For two years the family continued to struggle with earning a living. In 1812 Joseph came across something neither he nor Mary had ever seen before. It was a head of what appeared to be a fossilised crocodile. A year later after a stormy winter which battered the coastline, Mary finally uncovered the body to go with the fossil head. Mary always referred to this fossil as a crocodile; it was the first complete one ever found. This find brought in a huge sum of money for the family, Lord Henley from a nearby mansion paid £23 to have the complete specimen. He later sold it to William Bullock who displayed it in the Bullock’s museum in London. There was a lot of interest in the specimen which was later sold again to the British Museum for £45; it was here it inherited its scientific name, Ichthyosaurus.
Mary accompanied many upper class men whilst they were fossil hunting on the beach. Many were big names of the time such as William Buckland who was to become President of the Geological Society of London. One man, Lieutenant-Colonel Thomas James Birch took advantage of Mary and her skills to build up his own personal collection. But by 1820 he felt sorry for the family because by this point the family had begun selling their furniture in order to make a living. Birch decided he would auction his fossil collection off on the 15th May 1820 at Bullock’s. The auction raised an astounding £400 for the Anning’s although it is not known how much of this actually made it to the family. Mary also accompanied Sir Roderick Murchison and his wife Lady Charlotte Murchison during their visit to Lyme. This formed a life long friendship between Charlotte and Mary.
In the early 1820’s Mary found another new fossil species, a Plesiosaurus which was later followed by the discovery of a Pterodactylus, a winged reptile, which was the first of its kind to be found in the UK. Although Mary was the first person to find some of these fossil species, she never really received any recognition for her discoveries because of her level in society. It was only in her later years that people would begin to take notice of her and the work she had done.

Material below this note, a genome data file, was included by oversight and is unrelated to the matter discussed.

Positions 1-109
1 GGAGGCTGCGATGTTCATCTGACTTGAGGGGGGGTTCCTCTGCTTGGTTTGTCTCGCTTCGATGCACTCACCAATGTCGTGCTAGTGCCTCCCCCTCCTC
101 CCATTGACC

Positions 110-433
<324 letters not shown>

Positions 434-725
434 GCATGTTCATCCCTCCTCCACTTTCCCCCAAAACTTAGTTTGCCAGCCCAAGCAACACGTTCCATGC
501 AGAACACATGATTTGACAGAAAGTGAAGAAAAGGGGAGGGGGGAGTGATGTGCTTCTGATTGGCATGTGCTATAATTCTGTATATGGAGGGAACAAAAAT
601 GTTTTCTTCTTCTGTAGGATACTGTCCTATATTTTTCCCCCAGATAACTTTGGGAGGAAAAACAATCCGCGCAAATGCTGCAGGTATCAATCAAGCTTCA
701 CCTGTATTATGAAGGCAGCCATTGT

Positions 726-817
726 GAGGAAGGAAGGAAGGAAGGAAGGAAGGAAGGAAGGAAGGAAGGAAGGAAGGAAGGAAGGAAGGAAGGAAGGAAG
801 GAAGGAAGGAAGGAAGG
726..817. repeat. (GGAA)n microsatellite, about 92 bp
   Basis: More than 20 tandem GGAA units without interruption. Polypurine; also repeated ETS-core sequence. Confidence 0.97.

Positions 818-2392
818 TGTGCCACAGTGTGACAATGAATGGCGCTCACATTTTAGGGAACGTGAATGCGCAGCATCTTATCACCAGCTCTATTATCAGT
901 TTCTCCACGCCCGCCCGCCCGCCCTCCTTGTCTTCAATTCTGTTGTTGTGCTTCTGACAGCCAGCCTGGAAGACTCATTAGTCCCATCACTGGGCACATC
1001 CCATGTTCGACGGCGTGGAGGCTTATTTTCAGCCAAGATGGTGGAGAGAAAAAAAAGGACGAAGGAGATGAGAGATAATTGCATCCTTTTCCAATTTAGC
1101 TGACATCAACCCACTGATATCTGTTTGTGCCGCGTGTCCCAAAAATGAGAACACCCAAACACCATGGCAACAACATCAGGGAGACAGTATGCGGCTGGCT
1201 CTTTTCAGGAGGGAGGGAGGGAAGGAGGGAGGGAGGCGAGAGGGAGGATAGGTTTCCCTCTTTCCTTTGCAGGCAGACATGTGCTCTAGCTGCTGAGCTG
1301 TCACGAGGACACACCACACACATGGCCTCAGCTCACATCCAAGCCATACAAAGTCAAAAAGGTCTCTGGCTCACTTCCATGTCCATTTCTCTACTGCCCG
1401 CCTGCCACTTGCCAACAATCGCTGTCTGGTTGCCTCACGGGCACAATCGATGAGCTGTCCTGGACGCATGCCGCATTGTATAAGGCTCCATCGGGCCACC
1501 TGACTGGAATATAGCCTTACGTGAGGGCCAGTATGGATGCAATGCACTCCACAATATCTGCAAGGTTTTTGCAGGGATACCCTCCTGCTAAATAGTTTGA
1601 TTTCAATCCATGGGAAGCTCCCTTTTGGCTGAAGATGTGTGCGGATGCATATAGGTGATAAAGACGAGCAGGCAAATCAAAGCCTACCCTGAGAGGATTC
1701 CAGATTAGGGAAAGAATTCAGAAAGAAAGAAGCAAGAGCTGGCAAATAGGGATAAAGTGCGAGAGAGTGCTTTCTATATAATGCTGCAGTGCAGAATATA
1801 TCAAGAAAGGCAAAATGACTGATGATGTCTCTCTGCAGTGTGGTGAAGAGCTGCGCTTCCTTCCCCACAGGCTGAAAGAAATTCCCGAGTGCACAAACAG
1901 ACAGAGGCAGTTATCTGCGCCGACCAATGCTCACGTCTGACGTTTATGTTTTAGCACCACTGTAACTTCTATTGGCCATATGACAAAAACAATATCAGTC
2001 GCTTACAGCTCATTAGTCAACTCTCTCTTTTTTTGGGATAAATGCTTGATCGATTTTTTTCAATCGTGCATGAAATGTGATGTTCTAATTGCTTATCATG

The family continued to earn what money they could but in 1825 Mary’s brother stopped fossil hunting to take up a role as an upholsterer. At this point Mary took over the family business. By 1826 she had earned enough money to buy a property with a large glass front window, which would allow her to sell and display her finds. The business became successful with many geologists visiting the shop to purchase items for their collections.
Towards the end of her life, Mary became ill causing her work to tail off. She was diagnosed with breast cancer in 1846. Because of her failing health, she was to face financial struggle once more but the Geological Society of London stepped in and raised money for her. She passed away on the 9th March 1847 at just 47 years of age. She is buried in the churchyard at St Michaels in Lyme Regis, where the Geological Society also paid to have a stained glass window made to commemorate her memory and lifelong work.